Sometime this week, perhaps as soon as today, the Senate will, likely with little argument or discussion, pass a version of a House bill retroactively extending some 55 tax breaks for 2014. Actual productive legislation may have been rare in this Congress, but the fact that lawmakers appear to have agreed on this particular bill is hardly reason for celebration.
Tax experts look at this package of tax breaks and cringe. The extenders are not paid for, meaning their cost will be added to the deficit, and experts agree that the practice of annual retroactive extensions and revisiting of various tax breaks are a terrible way to make tax law.
The point is that tax policy is not just about raising revenue for the government. Legislators often use it to encourage or discourage certain behaviors. That’s why we have “sin taxes” on alcohol and cigarettes in some states, and why many charitable donations can be used to offset taxable income.
But any policy designed to create incentives for people to behave in certain ways requires taxpayers – both individuals and corporations – to believe that policy will continue to be in force when they file their next tax return. Congress’s now-longstanding habit of allowing tax breaks to expire and then retroactively reinstating them turns that theory on its head.
“It’s just impossibly bad tax policy,” said Howard Gleckman, a senior fellow at the Tax Policy Center in Washington. “It’s hard to imagine worse tax policy. If you believe that these subsidies do encourage companies to change their behavior, the only way they work is if the companies know in advance that they are going to get the credit.”
“You can think about these as incentives,” said Joshua Smith, senior policy analyst with the Economic Policy Institute, “but clearly, if they are given retroactively, they don’t incentivize anything. It’s just a windfall.”
The Research and Experimentation credit, for example, is meant to encourage companies to invest resources in the creation of new and innovative products. Gleckman and many other economists doubt that it has the effect its proponents claim in the first place. “But if you think it has any benefit at all, the company has to know they’ll get the credit so they can plan the research,” he said. “Rarely is a research project a year-long project. It’s a multi-year project.”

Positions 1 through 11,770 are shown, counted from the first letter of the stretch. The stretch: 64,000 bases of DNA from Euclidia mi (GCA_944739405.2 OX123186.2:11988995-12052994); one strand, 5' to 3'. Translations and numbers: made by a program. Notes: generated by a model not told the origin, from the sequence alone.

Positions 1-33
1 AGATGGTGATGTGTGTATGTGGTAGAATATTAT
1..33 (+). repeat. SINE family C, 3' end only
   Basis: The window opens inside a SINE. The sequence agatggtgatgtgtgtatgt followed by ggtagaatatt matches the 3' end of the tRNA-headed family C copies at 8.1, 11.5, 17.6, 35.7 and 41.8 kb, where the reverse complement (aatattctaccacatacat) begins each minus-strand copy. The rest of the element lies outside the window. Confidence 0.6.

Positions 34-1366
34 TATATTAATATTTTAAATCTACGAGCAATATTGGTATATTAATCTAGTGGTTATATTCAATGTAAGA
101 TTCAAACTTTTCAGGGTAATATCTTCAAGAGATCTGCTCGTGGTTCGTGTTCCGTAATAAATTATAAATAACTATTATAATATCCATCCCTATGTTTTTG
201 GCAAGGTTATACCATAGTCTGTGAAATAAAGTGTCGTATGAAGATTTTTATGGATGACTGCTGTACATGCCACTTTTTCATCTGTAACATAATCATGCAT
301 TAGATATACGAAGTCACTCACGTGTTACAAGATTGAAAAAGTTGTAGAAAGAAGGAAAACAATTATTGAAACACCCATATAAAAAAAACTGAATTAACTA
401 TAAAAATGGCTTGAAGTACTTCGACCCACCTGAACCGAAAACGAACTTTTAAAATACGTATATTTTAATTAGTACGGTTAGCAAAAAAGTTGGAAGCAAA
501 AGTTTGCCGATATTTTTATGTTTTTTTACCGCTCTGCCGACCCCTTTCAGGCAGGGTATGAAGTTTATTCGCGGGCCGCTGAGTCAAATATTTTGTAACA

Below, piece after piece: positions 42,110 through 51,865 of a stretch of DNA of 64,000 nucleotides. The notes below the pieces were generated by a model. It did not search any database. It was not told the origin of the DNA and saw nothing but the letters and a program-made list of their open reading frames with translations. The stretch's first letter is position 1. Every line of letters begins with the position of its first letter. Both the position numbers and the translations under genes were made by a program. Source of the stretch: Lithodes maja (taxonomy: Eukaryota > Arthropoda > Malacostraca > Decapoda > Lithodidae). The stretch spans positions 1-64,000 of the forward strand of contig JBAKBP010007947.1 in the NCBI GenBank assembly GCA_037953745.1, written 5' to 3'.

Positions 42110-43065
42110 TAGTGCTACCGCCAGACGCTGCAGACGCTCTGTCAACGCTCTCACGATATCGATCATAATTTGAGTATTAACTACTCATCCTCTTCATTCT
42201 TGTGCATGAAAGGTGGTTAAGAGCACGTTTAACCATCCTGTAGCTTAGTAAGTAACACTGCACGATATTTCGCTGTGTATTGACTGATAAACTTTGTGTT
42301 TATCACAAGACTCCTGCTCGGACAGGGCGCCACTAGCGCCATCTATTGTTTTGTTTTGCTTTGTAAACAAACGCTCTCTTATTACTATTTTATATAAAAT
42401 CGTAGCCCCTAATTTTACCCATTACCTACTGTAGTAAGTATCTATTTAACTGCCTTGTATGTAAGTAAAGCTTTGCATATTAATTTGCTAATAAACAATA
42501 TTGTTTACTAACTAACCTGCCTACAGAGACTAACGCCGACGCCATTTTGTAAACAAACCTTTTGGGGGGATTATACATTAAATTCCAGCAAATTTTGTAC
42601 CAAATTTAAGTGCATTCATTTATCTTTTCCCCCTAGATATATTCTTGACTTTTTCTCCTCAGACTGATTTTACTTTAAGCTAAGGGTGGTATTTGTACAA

When the House passed the bill last week, a spokesman for the conservative Heritage Action for America sharply criticized it for just that problem. “Today’s vote illustrates how dysfunctional and broken Washington has become. Lawmakers are being asked to incentivize retroactively investments made during the past 11 months. Each provision should be allowed stand or fall on its own merit, and the vast majority of these provisions would not survive such scrutiny.”
The R&E credit has, in fact, been renewed seven times since 1998 – each time retroactively. In 2012, a Treasury Department analysis found, “Keeping this tax incentive under constant threat of expiration means that businesses planning for long-term research projects have to account for the risk that the credit will not be available, blunting its effectiveness as an incentive.”
“Clearly when you are dealing with research projects that have years-long time horizons, it makes zero sense doing it this way,” said EPI’s Smith.
To be sure, once that particular cut had been allowed to expire and been renewed the first half dozen times, corporate tax planners likely began taking its perpetual extension for granted. But for businesses that benefit from lower-profile benefits, such as a break for the fuel costs of low-emission vehicles, the situation is much more complicated.
“I presume most tax planners in corporate America assume [the R&E credit] is going to happen anyway,” said William Hoagland, a senior vice president at the Bipartisan Policy Center. “But on these others it must be a nightmare. It’s got to affect their behavior. It’s a terrible way for businesses to have to operate.”
Hoagland spent 25 years working on Capitol Hill -- much of it as senior staffer to top Republicans, including Majority Leader Bill Frist (R-TN) -- said it has been “very discouraging” to watch the failure of Congress to deal with the tax extenders in a responsible manner. Which are worth keeping and how do we pay for them?
“They’ve had plenty of time to address these throughout the year,” he said. “Now we’re adding about $45 billion to the deficit.”
And when lawmakers are constantly railing against the “uncertainty” businesses face when trying to predict government policy, annual battles over tax extenders reinforce that argument.
“Rational policy would have been, earlier in the year to decide which of these work, which don’t, which should be made permanent, and how to pay for them,” said Chuck Marr, Director of Federal Tax Policy at the Center on Budget and Policy Priorities in Washington. “Policy should provide as much certainty as possible.”
Maybe next year.
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